For those with an addiction, obsession or passion for Australian Bass Fishing

Sammy Is Supreme!

After a great start to the season I was keen to head down to one of my favourite systems to see how it had fared after the long winter break.  This particular trip can be one of my toughest adventures depending on water levels, and this time, upon arrival Rod and I knew there was going to be some tough portage due to the low river levels.

As with all my bass trips, an early morning start was essential and we were on the water by 5AM to perfect conditions. We knew it would not last, as the winds were predicted to be quite high in the morning, and although the forecast indicated they would drop off a little we knew it would still be far from comfortable.  The large amount of leaves and debris coating the surface also gave the indication that the winds had been up recently as well.  Much to our surprise there were also a few intermittent drizzly showers around, and at least one point it got heavy enough for us to seek cover.

Upon reaching the first pool I could see a couple of monster carp cruising around the head of the pool and I decided I would try and jag one before we entered the pool.  Believe it or not I did manage to temporarily hook up on one of the behemoths but the hooks pulled early and I was unable to rid the system of one of these pests.  Soon after we slipped our kayaks into the pool and began throwing out a few casts in search of hungry bass.

Heading up the pool I paddled into an area with some great looking structure, however the amount of surface debris meant that retrieving my Sammy 65 without fouling it was going to be difficult.  In these sorts of situations I find increasing the walking speed alleviates the problem, but can also reduce the catch rate if the bass are feeling a little lethargic.  Luckily for me after a couple of casts, my lure was smashed by an aggressive bass and I netted my first bass for the morning in the mid- thirties.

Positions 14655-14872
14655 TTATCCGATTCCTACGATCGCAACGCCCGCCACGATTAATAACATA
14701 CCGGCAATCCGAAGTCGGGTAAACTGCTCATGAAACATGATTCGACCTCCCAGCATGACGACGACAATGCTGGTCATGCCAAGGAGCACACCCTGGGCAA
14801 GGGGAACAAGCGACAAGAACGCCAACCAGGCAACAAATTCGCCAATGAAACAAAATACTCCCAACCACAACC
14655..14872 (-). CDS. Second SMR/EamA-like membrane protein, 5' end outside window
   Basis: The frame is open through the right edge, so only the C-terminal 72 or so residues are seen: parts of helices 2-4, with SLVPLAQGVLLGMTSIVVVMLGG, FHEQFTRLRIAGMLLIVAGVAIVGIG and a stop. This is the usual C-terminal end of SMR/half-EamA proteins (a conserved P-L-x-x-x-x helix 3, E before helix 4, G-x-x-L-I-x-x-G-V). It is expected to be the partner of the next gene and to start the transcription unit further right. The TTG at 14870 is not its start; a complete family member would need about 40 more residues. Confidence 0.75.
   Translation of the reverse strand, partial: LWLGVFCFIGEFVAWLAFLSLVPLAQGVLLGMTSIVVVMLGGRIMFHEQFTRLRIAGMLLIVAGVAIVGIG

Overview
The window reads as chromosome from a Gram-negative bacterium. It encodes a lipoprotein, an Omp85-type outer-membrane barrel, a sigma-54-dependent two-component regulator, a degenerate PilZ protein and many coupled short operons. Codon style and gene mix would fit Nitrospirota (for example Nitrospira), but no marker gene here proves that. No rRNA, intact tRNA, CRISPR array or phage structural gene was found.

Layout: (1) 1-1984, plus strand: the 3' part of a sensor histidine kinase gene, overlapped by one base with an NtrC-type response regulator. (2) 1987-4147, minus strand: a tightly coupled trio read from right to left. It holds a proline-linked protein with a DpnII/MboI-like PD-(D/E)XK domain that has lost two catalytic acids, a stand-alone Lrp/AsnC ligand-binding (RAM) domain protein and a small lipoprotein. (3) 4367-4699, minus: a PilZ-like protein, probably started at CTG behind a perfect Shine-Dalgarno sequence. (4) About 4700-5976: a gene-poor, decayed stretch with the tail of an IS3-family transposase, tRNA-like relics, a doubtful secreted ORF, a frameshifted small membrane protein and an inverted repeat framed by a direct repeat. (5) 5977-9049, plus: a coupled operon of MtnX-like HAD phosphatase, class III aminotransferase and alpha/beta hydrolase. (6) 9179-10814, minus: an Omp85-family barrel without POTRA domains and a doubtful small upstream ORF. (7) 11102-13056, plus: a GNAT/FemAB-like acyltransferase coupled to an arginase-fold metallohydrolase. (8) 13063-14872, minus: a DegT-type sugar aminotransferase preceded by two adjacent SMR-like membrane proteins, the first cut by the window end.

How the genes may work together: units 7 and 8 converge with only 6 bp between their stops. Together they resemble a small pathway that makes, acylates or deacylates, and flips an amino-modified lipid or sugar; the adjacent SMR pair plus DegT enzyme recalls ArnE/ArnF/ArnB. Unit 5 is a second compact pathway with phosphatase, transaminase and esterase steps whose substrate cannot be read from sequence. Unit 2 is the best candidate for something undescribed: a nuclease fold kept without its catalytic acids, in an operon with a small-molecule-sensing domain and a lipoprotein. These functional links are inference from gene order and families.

After a quick photo , I always get a good photo of the first fish in case it is my last, I re-positioned my kayak and was deciding on where to send my next cast when I spied a fish smashing a flower on the surface amongst the debris.  I quickly fired a cast into the area where he was feeding and he did not hesitate to smash my lure and I managed another bass this one a little bigger at 36cmFL.

We continued downstream and had a little bit of a quite patch although the local platypus population was pretty friendly and was happy to come over and say hello.  At one point I saw another bass smashing mullet near a large lay down, but he must have had a fill because I couldn’t entice him to hit my lure after repeated casts in the area.  However, a few metres downstream a bass launched itself under a nice Lomandra fringe to smash my Sammy and I managed a solid 38cmFL bass.  All of the fish caught in the morning were in amazing condition and were putting in a cracking fight once hooked.

Although we were managing a few fish it was pretty slow early on with only 1 or 2 fish in each pool.  Luckily we had not missed a fish, and this continued into the next pool when a cast in was absolutely belted off the surface half way back to the kayak.  This fish was better than my earlier bass and after a solid fight I managed to net a 40cmFL bass which is a good fish for this system.  Soon after Rod managed his first for the morning at about 35cmFL and he was very relieved after a morning of fruitless casting.